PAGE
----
In other words, the purple team works as a link or combination between the red and blue teams.

Who Belongs in the Purple Team?

The ideal purple team candidate is someone who can play both sides of the game, attack and defense. That same candidate needs to be a team player. Otherwise, the fundamental collaborative aspect of the purple team won’t be there.

Of course, purple teamers need to be cybersecurity experts. The perfect candidate for this team is someone with ethical hacking experience who has performed a handful of penetration tests and has set up defensive infrastructure in the past.

In other words, a Swiss knife kind of hacker.

How Does the Purple Team Work?

Every member of the purple team has to collaborate to improve a company’s infrastructure. Blue and red teams merge together after the campaign is over. At that point, everyone has to report their work and what needs to improve.

Purple teamers often deal with the boring part of the job. They have to write reports and explain to management what went down, what needs to improve, and what’s working properly.

It’s not the most exciting work (especially if you love cybersecurity), though it’s necessary.

Purple Team Skills

  • Collaboration. The red and blue teams merge into one after the campaign is over. At that point, they have to turn their competition into a collaborative effort to improve the company’s defenses (which is the entire point of this exercise).
  • Humbleness. Being humble is key to participating as a purple teamer. You have to realize the competition is over and see what you did right and wrong – as well as compliment anyone on the other team who, moments ago, was fighting against your efforts.
  • Patience. The work of the purple team could finish rather quickly. However, that’s not the case nine times out of ten. Things will take a while since you have to go over the campaign, see what needs improvement, and what either team could’ve done better.

Are There Other Teams?

New teams were introduced to this dynamic a few years ago. Now we have green, orange, yellow, and white teams who help with the efforts made by the other three teams. They’re not in charge of attacking and defending but reporting what the other teams do, as well as improving infrastructure based on that information.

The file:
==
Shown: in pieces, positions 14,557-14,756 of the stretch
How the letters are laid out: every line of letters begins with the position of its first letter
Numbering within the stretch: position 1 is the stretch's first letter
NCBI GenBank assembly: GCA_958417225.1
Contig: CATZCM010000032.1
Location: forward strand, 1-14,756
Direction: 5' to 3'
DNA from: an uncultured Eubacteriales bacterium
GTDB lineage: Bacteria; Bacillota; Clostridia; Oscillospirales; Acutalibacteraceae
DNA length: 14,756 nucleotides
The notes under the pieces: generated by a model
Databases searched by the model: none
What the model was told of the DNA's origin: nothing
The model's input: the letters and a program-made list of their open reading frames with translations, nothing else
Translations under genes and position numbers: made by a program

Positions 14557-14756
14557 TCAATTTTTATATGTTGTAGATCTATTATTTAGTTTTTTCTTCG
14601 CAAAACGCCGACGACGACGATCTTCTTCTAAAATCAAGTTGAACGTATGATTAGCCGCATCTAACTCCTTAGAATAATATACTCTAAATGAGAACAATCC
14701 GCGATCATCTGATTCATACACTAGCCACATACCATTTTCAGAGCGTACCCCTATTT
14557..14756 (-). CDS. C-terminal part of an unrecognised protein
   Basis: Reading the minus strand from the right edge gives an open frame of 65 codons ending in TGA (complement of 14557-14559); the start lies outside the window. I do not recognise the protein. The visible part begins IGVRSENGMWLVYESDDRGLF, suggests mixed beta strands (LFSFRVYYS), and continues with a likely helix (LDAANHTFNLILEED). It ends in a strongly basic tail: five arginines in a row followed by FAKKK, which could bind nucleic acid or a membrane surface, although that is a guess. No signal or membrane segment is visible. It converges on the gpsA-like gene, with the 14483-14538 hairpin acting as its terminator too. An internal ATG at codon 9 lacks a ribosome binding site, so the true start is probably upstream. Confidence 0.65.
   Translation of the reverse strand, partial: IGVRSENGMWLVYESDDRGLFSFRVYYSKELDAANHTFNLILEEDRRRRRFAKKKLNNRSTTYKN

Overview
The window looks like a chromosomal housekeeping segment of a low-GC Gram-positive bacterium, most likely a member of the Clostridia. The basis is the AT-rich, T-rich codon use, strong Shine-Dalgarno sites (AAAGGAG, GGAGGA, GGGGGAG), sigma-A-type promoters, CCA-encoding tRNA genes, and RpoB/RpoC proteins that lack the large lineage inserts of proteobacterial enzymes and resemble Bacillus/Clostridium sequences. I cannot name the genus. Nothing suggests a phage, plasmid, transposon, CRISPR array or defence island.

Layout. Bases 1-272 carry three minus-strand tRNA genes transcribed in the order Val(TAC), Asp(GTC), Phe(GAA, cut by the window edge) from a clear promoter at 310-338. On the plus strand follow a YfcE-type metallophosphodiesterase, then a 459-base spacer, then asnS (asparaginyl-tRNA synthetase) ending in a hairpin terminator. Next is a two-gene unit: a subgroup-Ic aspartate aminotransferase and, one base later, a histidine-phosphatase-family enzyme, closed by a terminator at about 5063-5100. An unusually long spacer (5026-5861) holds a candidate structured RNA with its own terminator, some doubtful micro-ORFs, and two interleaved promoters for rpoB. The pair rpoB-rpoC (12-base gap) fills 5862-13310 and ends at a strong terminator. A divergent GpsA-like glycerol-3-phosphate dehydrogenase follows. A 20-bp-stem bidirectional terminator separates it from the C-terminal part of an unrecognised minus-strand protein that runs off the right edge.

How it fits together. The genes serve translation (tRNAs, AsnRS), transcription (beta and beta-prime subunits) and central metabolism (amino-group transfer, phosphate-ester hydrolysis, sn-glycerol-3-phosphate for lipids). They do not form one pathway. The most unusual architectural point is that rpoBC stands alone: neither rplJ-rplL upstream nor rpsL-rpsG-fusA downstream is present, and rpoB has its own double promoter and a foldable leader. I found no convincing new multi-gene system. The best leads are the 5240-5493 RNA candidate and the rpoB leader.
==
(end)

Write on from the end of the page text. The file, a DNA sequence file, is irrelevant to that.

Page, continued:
The other teams in cybersecurity are:

  • Green Team. This team cooperates with the blue team, as they report everything that happened in the defensive effort. They report to the yellow team to see where’s room for infrastructure improvement.
  • Orange Team. This team works with the red team. They learn and report whatever that team has done, learned, and figured out. Of course, they have to communicate everything they know to the yellow team, so they can be aware of possible attacks.
  • Yellow Team. This team is full of analysts and developers. They are in charge of creating and maintaining IT infrastructure. After the other teams do their job, it’s time for them to work and improve everything they can.
  • White Team. The last piece of the puzzle is compliance analysts and managers. They are in charge of oversight and making sure nothing leaves the company (such as vital information). The white team must coordinate the red team vs. blue team campaign.


The red team attacks a company’s infrastructure from the outside, while the blue team defends it from the inside. Both teams join forces in the purple team by helping improve cybersecurity and patch vulnerabilities. Other teams could also join the dynamic to improve a company’s defenses.

Herman McCargo

Herman is a Microsoft Certified Security Engineer and Cybersecurity Specialist. He’s been in the technology field for over 20 years and has expertise working with the most critical technology infrastructures. He has a deep understanding of cyber risks, threat mitigation and prevention, and overseeing infrastructure.